It‘s no wonder that the botanical name for grapefruit is Citrus Paradisi. The scent, the flavor, the cholesterol lowering properties and the endless list of healthy attributes make it a fruit straight from paradise indeed.
Grapefruit is one of the fruits I love to use in desserts since it brings an unmatched flavor to countless desserts. The juxtaposition of sweet and tart in desserts is high on my list of importance and grapefruit is one that delivers. Rose, ginger, mango , Grand Marnier and certainly chocolate can be wonderful pairings with grapefruit.
Whenever I use citrus peel such as for grapefruit marmalade, I only use organic non treated grapefruits. I still do not know if conventional treated citrus fruit is ok to use, but I do know that they are treated with chemicals and often times lac resins. It is just not the type of thing I like to feed my wonderful engine. If anyone has scientific non partisan data on whether using non organic citrus peel is safe to use, I would really love to hear.
For many, marmalades or jams can be a little scary since they may not set if not properly prepared. For success it is important to stay with the listed recipe as the ingredients and their ratio play a vital role. If for example the sugar is reduced then the cooking time will increase resulting in cooked flavor. (Although I must say, for certain jams or marmalades I do reduce the sugar and I obtain proper setting by using additional pectin.) Certain fruits, such as the citrus family contain a good amount of the setting agent pectin, which naturally plays a very important role. Some fruit such as strawberries contain little pectin. For such fruit, specific cooking methods and or pectin additions are necessary for brilliant results. For many of my marmalades I like to make my easy to make “pectin cocktail” by simply simmering some non peeled Granny Smith apples in water. Once the apples are super tender I mash them and pour in a fine mesh sieve. The obtained juice is what I use to assist the gelling of my marmalades.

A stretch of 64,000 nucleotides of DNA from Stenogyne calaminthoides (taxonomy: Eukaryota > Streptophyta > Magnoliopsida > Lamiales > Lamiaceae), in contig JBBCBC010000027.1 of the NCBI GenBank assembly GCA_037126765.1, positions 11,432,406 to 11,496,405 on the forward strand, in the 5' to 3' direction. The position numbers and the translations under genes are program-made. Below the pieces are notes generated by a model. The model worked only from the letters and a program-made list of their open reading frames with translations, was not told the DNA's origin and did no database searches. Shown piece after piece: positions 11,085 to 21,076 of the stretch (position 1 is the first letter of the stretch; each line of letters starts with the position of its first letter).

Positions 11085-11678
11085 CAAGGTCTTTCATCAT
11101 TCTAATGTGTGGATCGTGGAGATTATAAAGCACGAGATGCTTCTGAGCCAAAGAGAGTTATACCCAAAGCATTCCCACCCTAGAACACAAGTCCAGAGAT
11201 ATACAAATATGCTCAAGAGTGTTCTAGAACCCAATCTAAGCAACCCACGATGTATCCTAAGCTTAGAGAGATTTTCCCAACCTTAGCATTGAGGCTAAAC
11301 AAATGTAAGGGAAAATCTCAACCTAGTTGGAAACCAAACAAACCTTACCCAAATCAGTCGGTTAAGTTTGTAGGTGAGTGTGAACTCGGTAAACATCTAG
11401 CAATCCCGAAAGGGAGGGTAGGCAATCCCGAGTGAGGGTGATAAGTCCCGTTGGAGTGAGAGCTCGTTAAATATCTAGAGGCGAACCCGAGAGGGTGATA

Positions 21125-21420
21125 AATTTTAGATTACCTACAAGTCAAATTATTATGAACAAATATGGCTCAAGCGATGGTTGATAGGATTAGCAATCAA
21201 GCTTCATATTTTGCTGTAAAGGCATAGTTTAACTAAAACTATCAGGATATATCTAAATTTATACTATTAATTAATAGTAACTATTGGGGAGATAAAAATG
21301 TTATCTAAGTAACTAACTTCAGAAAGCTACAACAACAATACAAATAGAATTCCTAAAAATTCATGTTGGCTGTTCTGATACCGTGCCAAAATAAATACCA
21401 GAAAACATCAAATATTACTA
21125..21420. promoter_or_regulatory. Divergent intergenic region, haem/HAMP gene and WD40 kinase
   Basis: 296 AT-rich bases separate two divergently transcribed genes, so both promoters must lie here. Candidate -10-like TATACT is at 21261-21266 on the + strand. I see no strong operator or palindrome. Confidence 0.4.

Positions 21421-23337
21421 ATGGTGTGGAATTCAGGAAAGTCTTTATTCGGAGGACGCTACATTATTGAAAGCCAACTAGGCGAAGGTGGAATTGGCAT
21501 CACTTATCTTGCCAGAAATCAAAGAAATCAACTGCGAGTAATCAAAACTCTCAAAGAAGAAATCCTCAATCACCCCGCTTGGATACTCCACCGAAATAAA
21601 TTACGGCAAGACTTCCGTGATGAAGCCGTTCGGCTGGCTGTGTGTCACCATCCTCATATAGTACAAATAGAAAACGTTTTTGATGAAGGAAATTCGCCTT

Getting It All Together!
Combining the peel, segments, sugar, apple juice and lemon juice has to be done a day before cooking the marmalade. This will ensure a pleasant (not too hard) peel and a perfect setting marmalade.
|24 oz||Grapefruit, organic||720 g|
|16 oz||Extra fine Granulated sugar||480 g|
|1 oz||Lemon juice||30 g|
|2 oz||Apple juice, see recipe below||60 g|
- Wash and peel the grapefruit with a vegetable peeler. Cut the peel into small pieces.
- With a sharp knife cut away all the white part exposing the flesh. Cut along each membrane to remove the segments. Cut the segments into 4 pieces. Combine the chopped peel and segments. Scale to obtain 1 lb (480 g)
- Place in a non reactive bowl and add the lemon juice and apple juice cover with plastic food wrap and store in the refrigerator for 12-24 hours.
- Bring the mixture to a boil and then turn to simmer for 10 minutes. Remove from heat and pour thru a chinois or fine sieve. Do not throw away the fruit meat or the liquid! Set aside the fruit meat.
- Combine liquid and sugar and boil without stirring to 230°F (110°C), at this temperature add the fruit meat and bring to a simmer. Stir to 224.5°F (107°C). Remove from heat.
- Pour in sterilized jars and cover using your preferred method.
Pectin rich apple juice for marmalade and Jam preparations
Yield: 5 oz (150 ml)
|8 oz||Granny smith apple, organic||8 oz|
|12 oz||Water||360 g|
- Wash the apple, without peeling cut in 8 segments and place in a small saucepan.
- Cover with water and simmer on low heat for 25 minutes.
- Mash the apples using a potato masher.
- Pour the puree into a chinois or fine meshed sieve and allow the juice to drip out the puree without stirring.
- Freeze any unused juice for other uses.
This article: How to make grapefruit marmalade